Red Wings don't 'finish the job,' lose to powerful Leafs

Ted Kulfan
The Detroit News
Detroit Red Wings' Luke Glendening (41) retrieves the puck from the net as Toronto Maple Leafs' Frederik Gauthier celebrates after scoring his team's second goal against Red Wings goaltender Jonathan Bernier during second period.

Toronto — The holiday break is going to feel just a little sour.

The slumping Red Wings controlled a large portion of the game Sunday in Toronto, but the Maple Leafs found a way to secure a 5-4 overtime victory.

John Tavares tied it at 4 with 7.6 seconds left in the third period, tipping a shot past goaltender Jonathan Bernier to force overtime. Then in the extra session, Kasperi Kapanen scored his second goal — he opened the game’s scoring at 27 seconds then closed it in overtime — with a spinning backhander in the slot past Bernier at 1 minute, 53 seconds to cap a frustrating night for the Wings.

“We played a great road game against a real good team,” forward Frans Nielsen said. “We had them on their heels. It was just a tough loss.”

BOX SCORE: Maple Leafs 5, Red Wings 4 (OT)

Nielsen put back a loose puck to the side of goalie Garret Sparks at 12:03 in the third period, giving the Wings a 4-3 lead.

It looked as if that would be enough for the Wings to go into the holiday break with momentum.

But Tavares, the hometown boy who signed as an unrestricted free agent in the summer, tied it with his 24th goal to force extra hockey.

“That’s what he does, and that’s not the last time he’s going to do it,” said Nielsen, who spent many years with Tavares on the New York Islanders. “He’s just the kind of player that the bigger the game, the better he is. He loves being in that situation.”

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Nikas Kronwall blamed himself for the loss, failing to clear the puck and giving Toronto another chance to set up.

“Terrible play, you just give them another chance and there’s no need for that,” Kronwall said. “Terrible play by me and it cost us two points.”

The Wings (15-17-6, 36 points) have only won once in the last seven games (1-4-2), while the Leafs (25-10-2, 52 points) have won four in a row.

“We played good enough to win the hockey game, probably deserved to win the hockey game in a lot of ways,” coach Jeff Blashill said. “Unfortunately we didn’t. We didn’t quite finish the job in the last eight seconds.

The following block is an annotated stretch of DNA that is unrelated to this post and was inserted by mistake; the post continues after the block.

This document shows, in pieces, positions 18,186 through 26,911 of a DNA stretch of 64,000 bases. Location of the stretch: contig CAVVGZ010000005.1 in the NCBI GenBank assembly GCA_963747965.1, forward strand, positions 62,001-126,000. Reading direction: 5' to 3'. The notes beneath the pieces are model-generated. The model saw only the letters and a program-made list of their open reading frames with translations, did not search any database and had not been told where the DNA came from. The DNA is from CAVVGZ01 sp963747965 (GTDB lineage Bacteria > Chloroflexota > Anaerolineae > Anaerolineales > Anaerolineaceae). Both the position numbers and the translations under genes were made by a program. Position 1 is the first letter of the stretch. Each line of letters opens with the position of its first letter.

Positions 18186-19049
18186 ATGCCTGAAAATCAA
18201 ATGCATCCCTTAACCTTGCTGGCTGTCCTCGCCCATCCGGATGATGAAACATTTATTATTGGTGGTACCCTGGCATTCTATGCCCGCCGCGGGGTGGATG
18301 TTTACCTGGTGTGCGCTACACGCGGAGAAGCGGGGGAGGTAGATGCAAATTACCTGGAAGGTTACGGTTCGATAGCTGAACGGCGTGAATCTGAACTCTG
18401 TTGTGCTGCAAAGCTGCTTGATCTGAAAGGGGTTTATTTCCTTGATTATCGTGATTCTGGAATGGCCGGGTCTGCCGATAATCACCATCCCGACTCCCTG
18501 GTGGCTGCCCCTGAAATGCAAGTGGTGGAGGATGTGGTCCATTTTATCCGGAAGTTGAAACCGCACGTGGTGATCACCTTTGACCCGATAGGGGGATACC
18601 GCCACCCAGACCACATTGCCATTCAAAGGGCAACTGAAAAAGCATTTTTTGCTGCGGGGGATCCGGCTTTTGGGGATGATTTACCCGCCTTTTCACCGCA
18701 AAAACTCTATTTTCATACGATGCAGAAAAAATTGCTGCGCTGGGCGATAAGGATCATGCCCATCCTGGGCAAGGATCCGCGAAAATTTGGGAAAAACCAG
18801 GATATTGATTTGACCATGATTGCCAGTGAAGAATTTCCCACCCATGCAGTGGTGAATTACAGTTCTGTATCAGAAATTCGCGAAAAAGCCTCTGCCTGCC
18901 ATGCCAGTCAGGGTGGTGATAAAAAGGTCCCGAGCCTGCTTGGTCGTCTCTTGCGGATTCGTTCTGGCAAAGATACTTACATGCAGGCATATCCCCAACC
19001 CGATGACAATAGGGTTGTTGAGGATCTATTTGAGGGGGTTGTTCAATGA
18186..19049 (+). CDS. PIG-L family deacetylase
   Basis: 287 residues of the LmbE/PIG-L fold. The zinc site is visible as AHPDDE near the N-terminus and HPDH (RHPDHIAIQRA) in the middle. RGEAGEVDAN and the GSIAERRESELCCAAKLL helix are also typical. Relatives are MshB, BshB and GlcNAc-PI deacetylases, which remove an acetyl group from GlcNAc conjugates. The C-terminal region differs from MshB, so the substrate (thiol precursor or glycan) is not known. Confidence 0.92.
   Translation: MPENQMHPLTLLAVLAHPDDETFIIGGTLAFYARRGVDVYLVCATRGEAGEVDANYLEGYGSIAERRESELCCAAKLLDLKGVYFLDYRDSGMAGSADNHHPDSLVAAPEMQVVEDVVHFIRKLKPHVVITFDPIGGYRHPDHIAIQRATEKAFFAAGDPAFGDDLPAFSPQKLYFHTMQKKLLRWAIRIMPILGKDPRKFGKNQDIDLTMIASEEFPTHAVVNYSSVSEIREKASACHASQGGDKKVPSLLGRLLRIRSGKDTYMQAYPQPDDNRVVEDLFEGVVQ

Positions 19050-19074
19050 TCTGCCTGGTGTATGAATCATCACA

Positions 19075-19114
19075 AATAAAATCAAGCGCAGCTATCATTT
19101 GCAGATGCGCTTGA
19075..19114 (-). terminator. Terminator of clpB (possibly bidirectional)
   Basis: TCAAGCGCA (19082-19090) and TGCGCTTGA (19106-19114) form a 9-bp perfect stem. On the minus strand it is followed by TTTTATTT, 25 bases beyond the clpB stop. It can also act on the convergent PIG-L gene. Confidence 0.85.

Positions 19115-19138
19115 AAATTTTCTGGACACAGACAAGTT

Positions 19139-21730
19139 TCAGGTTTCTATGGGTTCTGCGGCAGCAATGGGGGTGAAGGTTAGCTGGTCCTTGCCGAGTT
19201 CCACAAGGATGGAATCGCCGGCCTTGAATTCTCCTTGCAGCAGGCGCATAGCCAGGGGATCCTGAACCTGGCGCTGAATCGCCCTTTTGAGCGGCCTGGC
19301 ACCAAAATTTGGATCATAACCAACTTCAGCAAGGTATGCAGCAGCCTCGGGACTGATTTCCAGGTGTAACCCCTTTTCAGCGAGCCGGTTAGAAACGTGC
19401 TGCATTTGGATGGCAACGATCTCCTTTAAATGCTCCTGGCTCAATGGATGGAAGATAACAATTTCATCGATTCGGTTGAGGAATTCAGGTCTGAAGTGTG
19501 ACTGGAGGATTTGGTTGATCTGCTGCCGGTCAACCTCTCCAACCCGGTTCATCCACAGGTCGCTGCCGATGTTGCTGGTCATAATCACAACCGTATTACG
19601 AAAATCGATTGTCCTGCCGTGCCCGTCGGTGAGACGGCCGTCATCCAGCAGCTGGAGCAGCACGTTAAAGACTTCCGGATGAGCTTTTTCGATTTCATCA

“It doesn’t mean it was mistake-free. They’re a team that can make their own offense at times. We got scored on the first shift, but our guys dug in and played excellent after that.”

The Wings got scoring from unexpected sources through the opening 40 minutes.

Filip Hronek recorded his second goal, Michael Rasmussen scored his sixth and first in 17 games, and Christoffer Ehn notched his first career NHL goal.

Ehn’s goal, a backhander while being dragged down by defenseman Justin Holl, gave the Wings a 3-1 lead at 9:53 of the second period.

“I got the shot off and it was a relief, for sure, to see it go in,” Ehn said. “It’s a dream come true, but unfortunately we didn’t get the result.”

The Wings appeared to have control and had the Leafs frustrated and flustered.

But the Leafs have the ability to manufacture offense quickly, and did so late in the second period to get back in the game.

Without forwards Andreas Athanasiou (upper body), Anthony Mantha (hand) and Darren Helm (upper body), and defensemen Mike Green (lower body) and Danny DeKeyser (upper body), the Wings were undermanned.

But they overcame as they’ve done often this season against the better teams in the NHL. After the three-day break, it’s up to the Wings to bring that type of consistent effort on a nightly basis.

“It seems when we play tough teams in the league, we raise our own game and play our best hockey,” Nielsen said. “We have to find a way to do that all the time. The way we played tonight, we have to find a way to bring this every night.”

Twitter: @tkulfan